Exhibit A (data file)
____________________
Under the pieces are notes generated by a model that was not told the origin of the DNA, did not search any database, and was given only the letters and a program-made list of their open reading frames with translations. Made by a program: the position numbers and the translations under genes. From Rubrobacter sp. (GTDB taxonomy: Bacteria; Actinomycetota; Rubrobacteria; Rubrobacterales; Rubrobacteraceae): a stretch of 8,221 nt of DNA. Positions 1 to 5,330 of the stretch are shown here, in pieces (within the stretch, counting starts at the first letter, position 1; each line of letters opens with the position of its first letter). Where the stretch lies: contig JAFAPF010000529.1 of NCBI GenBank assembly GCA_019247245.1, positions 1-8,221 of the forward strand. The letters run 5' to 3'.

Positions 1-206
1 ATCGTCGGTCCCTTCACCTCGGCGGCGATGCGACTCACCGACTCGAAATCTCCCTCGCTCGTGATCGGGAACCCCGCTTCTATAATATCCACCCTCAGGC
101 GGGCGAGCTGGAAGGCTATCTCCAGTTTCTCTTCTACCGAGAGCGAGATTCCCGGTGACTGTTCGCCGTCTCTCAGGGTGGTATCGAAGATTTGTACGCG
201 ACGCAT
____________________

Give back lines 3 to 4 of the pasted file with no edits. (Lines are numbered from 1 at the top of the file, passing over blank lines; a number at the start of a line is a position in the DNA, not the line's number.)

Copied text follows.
1 ATCGTCGGTCCCTTCACCTCGGCGGCGATGCGACTCACCGACTCGAAATCTCCCTCGCTCGTGATCGGGAACCCCGCTTCTATAATATCCACCCTCAGGC
101 GGGCGAGCTGGAAGGCTATCTCCAGTTTCTCTTCTACCGAGAGCGAGATTCCCGGTGACTGTTCGCCGTCTCTCAGGGTGGTATCGAAGATTTGTACGCG